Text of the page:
Watchdog permitted to pursue Facebook for ‘serious or repeated interference with privacy’ and potential $1bn fine

The Federal Court has given the Office of the Australian Information Commissioner (OAIC) approval to take on US-based Facebook Inc and Facebook Ireland following the breach of data for over 300,000 Australians.

The tech giant faces a fine of more than $1bn if it is found to be in breach of privacy laws.

Facebook will be pursued by the OAIC thanks to approval from the Federal Court

The claim was lodged by the OAIC last month following the Cambridge Analytica scandal which saw the personal data of up to 311,127 Australians exposed for sale and ‘political profiling’ via a Facebook app.

Facebook has already been hit with a record US$5bn fine for the scandal which also exposed the data of up to 87m Americans.

Following the Federal Court approval the OAIC will now serve legal documents to the company. The Court found in its ruling that “the material demonstrates a genuine argument about contravention, sufficient to justify causing the respondents to be subject to the litigation in Australia where the merit of that argument can be judicially determined.”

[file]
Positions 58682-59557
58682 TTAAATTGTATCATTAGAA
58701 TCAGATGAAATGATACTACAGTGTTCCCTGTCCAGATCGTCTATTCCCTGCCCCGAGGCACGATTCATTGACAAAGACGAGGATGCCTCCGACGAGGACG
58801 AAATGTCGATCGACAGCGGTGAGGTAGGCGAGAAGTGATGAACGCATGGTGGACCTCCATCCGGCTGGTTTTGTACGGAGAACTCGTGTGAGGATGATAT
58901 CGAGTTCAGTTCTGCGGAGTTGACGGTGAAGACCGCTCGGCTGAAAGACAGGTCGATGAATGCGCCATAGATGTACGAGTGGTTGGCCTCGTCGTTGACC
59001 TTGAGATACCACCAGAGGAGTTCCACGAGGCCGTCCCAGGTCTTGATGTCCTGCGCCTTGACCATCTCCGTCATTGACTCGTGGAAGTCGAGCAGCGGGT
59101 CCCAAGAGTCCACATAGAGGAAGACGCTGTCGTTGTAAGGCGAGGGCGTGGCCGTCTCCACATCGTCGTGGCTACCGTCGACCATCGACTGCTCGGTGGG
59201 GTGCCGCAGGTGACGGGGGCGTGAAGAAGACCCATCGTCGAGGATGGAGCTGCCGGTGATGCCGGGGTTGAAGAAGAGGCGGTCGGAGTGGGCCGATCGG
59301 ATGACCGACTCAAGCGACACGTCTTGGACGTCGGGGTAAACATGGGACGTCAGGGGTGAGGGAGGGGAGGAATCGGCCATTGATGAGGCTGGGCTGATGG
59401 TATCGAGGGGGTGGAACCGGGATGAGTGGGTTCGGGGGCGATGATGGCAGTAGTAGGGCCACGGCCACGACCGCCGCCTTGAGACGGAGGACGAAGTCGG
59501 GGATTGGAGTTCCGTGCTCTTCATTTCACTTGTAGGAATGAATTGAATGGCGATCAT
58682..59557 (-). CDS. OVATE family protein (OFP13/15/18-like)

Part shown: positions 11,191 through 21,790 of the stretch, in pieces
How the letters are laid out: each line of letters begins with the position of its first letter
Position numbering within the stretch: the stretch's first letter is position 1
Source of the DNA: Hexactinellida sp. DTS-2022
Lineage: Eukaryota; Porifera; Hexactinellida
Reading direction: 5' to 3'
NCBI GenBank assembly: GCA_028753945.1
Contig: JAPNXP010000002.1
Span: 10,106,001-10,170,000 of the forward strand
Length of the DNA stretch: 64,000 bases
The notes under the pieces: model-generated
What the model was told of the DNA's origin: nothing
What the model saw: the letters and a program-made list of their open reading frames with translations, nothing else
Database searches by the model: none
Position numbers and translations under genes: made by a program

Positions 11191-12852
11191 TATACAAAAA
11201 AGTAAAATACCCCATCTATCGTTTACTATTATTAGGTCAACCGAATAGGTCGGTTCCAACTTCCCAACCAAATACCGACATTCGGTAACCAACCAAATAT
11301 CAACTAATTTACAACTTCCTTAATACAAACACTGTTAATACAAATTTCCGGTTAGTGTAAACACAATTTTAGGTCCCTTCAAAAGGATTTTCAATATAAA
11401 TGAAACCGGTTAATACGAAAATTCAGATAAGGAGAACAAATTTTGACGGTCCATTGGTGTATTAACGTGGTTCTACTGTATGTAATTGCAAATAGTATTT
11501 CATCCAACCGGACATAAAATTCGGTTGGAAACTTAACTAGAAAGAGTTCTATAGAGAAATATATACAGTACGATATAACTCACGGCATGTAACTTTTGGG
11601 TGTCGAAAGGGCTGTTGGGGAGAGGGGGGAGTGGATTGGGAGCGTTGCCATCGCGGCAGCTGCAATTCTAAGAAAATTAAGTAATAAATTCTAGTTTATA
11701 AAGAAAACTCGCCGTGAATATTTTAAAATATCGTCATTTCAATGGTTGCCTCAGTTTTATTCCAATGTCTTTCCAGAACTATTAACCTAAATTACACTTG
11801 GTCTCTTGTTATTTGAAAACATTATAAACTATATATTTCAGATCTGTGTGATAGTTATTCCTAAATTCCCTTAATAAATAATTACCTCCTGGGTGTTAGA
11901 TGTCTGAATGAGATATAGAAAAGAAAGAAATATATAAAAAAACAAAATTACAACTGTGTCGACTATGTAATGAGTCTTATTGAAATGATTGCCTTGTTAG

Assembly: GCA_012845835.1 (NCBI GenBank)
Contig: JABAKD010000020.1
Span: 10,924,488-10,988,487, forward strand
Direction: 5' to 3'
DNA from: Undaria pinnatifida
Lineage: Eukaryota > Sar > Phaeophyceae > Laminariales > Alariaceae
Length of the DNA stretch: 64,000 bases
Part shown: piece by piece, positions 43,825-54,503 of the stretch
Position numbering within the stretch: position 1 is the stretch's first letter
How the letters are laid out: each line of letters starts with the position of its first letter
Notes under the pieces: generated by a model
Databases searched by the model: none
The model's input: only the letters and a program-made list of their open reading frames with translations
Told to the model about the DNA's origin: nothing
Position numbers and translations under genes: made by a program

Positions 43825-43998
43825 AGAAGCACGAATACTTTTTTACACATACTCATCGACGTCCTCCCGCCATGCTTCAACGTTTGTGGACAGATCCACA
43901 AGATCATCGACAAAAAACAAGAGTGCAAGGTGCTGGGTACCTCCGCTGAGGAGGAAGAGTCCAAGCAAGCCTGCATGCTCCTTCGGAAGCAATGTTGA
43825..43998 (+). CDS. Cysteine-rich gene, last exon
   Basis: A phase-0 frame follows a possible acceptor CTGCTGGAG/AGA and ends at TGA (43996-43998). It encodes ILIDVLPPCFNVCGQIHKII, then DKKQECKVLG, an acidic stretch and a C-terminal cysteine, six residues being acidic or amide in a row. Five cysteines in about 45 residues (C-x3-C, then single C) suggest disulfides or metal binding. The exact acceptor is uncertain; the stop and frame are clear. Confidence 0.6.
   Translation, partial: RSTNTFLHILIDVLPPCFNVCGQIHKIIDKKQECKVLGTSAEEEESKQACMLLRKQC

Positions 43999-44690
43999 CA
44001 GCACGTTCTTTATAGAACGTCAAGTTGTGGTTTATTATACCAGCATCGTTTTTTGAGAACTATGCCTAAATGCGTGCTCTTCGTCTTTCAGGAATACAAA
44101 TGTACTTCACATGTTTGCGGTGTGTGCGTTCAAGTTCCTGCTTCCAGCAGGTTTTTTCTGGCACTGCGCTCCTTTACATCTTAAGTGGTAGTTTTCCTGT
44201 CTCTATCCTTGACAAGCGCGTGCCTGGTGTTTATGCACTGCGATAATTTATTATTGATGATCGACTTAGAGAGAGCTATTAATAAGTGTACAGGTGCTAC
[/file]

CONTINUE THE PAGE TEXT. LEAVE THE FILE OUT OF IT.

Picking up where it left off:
The OAIC alleges Facebook engaged in ‘serious or repeated interference with the privacy of approximately 311,127 Australian Facebook users’. The commissioner alleges than the app in question, This is Your Digital Life, which was later bought by Cambridge Analytica, used the personal data in a manner which is considered outside ‘user expectations’, namely political profiling.

The finding follows the government decision to allow the Australian Competition and Consumer Commission (ACCC) to force Facebook and Google into a compulsory agreement with media companies to pay for content.


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